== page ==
If it is God’s intention to make us His friends, then we have every reason to expect to hear and understand what he is saying in the Bible. What He has written there is not just for theologians and scholars. That is what R. C. Sproul was referring to when he asked this question: “What kind of God would reveal his love and redemption in terms so technical and concepts so profound that only elite corps of professional scholars could understand them?” Not the God of the Bible.

 Joshua was not a theologian like Moses. But God had chosen him to lead his people after Moses had died. How could Joshua possibly do what the great Moses did? Here was God’s instructions:

Be strong and very courageous. Be careful to obey all the law my servant Moses gave you; do not turn from it to the right or to the left, that you may be successful wherever you go. Do not let this Book of the Law depart from your mouth; meditate on it day and night, so that you may be careful to do everything written in it. Then you will be prosperous and successful.  Have I not commanded you? Be strong and courageous. Do not be terrified; do not be discouraged, for the LORD your God will be with you wherever you go.” Josh 1:6-9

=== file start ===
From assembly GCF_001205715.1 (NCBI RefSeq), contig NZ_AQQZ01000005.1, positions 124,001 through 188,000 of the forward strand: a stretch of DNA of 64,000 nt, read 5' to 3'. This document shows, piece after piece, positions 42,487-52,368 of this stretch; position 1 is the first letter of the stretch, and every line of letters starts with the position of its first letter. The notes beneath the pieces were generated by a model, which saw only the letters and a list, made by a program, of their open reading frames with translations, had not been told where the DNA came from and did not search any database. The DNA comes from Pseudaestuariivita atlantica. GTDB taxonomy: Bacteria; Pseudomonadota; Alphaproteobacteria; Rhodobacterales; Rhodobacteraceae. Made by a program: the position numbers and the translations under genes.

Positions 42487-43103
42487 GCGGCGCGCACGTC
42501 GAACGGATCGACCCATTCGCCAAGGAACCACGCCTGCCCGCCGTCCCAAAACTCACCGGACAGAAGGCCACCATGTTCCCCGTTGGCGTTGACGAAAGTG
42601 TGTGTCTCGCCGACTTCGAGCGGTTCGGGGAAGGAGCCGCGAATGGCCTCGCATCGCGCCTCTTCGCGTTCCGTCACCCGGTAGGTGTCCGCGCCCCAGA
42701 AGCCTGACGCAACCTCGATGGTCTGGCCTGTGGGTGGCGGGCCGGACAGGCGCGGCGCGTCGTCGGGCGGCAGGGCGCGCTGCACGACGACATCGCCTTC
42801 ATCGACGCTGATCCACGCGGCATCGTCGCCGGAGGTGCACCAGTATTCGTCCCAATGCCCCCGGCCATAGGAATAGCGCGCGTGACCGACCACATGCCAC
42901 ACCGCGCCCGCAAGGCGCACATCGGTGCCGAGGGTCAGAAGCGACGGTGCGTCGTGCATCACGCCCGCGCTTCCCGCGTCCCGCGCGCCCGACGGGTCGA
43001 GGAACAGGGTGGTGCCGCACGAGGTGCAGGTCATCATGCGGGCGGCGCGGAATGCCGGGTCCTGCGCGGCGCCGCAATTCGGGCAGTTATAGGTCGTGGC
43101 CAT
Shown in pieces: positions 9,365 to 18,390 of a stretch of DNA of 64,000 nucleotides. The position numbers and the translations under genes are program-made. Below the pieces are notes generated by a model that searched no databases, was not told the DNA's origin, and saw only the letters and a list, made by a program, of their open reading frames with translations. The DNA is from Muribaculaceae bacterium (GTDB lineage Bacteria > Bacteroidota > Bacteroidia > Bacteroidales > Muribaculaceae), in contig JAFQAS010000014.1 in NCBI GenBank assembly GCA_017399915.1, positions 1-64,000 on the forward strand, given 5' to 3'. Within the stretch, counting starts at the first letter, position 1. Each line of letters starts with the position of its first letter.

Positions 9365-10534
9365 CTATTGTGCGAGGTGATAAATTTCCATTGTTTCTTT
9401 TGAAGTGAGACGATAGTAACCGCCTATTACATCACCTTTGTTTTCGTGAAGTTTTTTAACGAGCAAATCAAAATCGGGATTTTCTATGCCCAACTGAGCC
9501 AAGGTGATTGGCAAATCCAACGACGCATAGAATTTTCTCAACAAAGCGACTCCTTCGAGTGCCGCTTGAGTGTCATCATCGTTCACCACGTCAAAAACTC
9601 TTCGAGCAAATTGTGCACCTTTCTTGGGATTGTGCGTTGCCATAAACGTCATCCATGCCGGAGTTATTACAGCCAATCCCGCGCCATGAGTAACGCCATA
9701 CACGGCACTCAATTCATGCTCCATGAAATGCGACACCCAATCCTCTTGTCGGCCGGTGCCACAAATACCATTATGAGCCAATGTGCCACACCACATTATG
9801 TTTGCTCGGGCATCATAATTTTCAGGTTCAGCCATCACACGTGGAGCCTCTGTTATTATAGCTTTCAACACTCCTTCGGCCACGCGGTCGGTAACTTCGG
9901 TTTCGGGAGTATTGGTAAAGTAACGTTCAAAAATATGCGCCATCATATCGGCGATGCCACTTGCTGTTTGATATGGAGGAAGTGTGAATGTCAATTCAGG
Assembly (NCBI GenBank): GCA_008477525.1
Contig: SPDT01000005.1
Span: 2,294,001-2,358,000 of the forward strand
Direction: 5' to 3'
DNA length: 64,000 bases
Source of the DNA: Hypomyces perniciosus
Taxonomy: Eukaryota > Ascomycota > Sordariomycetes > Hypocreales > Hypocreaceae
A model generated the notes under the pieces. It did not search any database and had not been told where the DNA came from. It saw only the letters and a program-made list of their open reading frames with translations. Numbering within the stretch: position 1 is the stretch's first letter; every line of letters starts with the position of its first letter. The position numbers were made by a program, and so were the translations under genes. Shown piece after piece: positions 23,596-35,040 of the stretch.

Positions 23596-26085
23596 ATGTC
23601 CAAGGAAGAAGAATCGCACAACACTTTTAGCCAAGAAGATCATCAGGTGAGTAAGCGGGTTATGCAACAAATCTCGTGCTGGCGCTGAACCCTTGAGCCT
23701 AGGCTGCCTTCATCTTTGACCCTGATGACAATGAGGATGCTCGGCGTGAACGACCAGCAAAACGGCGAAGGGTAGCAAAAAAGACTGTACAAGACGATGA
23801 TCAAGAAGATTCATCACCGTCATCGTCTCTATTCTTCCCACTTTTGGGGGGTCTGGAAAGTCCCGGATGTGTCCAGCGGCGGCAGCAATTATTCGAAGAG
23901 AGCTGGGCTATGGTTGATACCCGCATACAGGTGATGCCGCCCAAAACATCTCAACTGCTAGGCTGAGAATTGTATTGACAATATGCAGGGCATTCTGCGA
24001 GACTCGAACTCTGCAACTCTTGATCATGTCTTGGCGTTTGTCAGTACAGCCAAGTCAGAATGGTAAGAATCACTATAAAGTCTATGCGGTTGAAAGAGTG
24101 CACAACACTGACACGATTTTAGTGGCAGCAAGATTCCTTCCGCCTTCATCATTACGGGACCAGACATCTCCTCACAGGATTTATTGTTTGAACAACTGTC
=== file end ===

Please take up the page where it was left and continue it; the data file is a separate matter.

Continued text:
Joshua could be courageous, confident and successful as Moses because he had the same words that Moses had. He could hear and understand God’s words as surely as Moses did. As he meditated upon the Book of the Law day and night, there would never be a time when God would not be speaking and guiding him. But here is one secret that many of us miss. God has promised to go with Joshua. That means that Joshua is not left to himself to figure out all of the implications and applications of the Law. God is present in His Word, personally speaking and opening the eyes of Joshua so that he can understand and obey God’s law.